“There was no speaking to him about it. It was all arguing, and if we tried to have a conversation with him, he exploded. So there was no having a conversation,” Kelly said. “And I was telling the therapist that that's what it was and the therapist was telling me to back off. She was telling me that he needed the Juul to deal with his anxiety. And I was telling her, but he didn't have anxiety before he started Juuling.
“So we went round and round, a lot of arguing ... and we went through the summer and the following September is when he had the grand mal seizure.”
It was about a year after he started vaping that, at 15, Luka in September 2018 suffered a medical scare that left him unconscious for six minutes.
“I was in a friend's room. We were just relaxing on the bed and then apparently out of nowhere I dropped to the floor,” he said.
He remembered nothing of the episode, coming to as emergency responders and his friends and their parents hovered over him.
“I remember waking up after the seizure thinking that I just had a nap and I was very overwhelmed,” he said. “Because the first thing I see is I have EMS pricking my finger … the [friend’s] parents, the [friend’s] siblings, my friends were there. So it was very overwhelming.”
The implications of Luka’s seizure felt far more severe to his parents, who received a tearful call from his friend to let them know what happened.
“We jumped in the car and sped over there as fast as we could,” Kelly said. “We were just terrified.”
Kelly and Luka’s father drove him to the hospital, where she said they were met with skepticism that something as supposedly innocuous as vaping could cause a seizure.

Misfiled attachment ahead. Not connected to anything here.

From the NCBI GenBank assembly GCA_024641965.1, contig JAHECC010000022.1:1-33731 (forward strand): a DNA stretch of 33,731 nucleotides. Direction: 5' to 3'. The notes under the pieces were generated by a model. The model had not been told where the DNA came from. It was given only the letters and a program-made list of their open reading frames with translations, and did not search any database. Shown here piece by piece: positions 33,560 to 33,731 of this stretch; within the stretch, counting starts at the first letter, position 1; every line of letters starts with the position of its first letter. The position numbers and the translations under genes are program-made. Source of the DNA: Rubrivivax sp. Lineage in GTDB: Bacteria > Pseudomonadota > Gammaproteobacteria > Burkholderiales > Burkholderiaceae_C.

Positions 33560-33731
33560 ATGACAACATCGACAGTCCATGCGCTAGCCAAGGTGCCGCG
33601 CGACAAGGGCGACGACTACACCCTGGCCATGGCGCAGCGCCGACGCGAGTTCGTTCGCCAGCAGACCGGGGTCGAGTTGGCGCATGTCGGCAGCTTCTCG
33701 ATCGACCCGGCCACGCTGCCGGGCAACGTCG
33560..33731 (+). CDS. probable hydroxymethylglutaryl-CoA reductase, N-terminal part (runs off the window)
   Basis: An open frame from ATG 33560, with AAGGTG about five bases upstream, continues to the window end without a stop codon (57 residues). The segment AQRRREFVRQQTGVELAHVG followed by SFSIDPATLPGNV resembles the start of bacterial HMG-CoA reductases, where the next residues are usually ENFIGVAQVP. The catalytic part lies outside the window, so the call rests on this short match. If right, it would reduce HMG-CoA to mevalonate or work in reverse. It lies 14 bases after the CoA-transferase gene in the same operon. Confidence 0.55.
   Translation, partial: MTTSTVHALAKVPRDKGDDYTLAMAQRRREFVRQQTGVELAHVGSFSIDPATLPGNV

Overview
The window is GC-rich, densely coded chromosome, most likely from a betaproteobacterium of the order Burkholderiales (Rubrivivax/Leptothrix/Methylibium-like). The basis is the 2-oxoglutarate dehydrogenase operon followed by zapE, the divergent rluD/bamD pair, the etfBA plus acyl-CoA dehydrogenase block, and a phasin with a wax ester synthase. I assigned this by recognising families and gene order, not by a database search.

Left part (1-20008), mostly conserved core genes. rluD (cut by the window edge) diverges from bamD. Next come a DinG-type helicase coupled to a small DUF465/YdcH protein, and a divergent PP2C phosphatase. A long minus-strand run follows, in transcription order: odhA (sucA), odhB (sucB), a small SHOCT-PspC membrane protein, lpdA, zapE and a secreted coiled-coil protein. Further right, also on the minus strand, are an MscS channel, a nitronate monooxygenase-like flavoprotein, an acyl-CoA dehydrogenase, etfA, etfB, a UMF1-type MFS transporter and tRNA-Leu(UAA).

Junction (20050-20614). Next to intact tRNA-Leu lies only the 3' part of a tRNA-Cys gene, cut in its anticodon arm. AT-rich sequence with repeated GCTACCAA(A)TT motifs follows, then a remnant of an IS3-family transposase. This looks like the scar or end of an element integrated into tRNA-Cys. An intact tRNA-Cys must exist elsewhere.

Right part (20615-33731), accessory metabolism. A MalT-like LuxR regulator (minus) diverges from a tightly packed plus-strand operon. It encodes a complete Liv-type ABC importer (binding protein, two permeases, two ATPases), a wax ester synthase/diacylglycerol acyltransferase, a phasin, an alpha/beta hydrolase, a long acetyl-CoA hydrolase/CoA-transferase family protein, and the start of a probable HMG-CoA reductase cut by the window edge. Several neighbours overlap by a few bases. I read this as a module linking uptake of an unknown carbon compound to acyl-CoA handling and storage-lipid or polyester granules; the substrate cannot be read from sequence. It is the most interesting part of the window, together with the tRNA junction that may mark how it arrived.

“I told every hospital worker who came into his little cubicle that he had been heavily Juuling, that he was addicted to the Juul, and that I thought that was what was behind it. And I wanted them to test him for nicotine and they refused,” Kelly said. “[The reaction was] was, ‘Seizures were not consistent with nicotine use.’ And they did test him for other substances, which all came back negative.”
According to the FDA, seizures are a known potential adverse effect of nicotine poisoning.
“We’re seeing lots of kids complain about nicotine toxicity, things like headaches, stomachaches, vomiting,” said Dr. Sharon Levy, the director of the adolescent substance use and addiction program at Boston Children’s Hospital. ”We're seeing kids have seizures, that's related to very high nicotine levels that I have never in my career seen related to combustible cigarettes.”
Levy, a pediatrician who specializes in developmental behavioral medicine and addiction medicine, said the thinking that e-cigarettes and combustible cigarettes are at all equivalent is flawed and needs to be eliminated.
“I think when electronic cigarettes first hit the market, many of us were thinking about them as analogous to cigarettes, but without the smoke,” Levy said. “And it took us a while to realize that what we're looking at is really something a little bit different because in these new vaping products, what's happened is that the nicotine has become so concentrated.”
Critics say the high levels of nicotine coupled with pleasant flavoring and the misconception that the product at hand is harmless makes e-cigarettes especially attractive to teens like Luka.
“The number of kids who reported use of electronic cigarettes, or these new nicotine products, doubled between 2017 and 2018, and that's the largest increase in any single substance that's ever been recorded in more than 40 years of recording this data,” Levy said.
“When we talk about vulnerability, adolescents, teenagers, high schoolers are particularly vulnerable to becoming addicted to substances. And so nicotine is highly, highly addictive.
“We know that, everybody who's ever tried to quit smoking can really attest to how addictive nicotine is,” she continued. “The younger you are when you start using nicotine, or any other drug for that matter, the more likely you are to become addicted and the harder it's going to be to quit.”
Quitting would be the next hurdle Luka would face.
Luka’s parents had already begun looking into the possibility of sending him to rehab when he had his seizure, but finding a facility that would take his issue seriously and ensure he had no access to nicotine was nearly impossible, his mother said.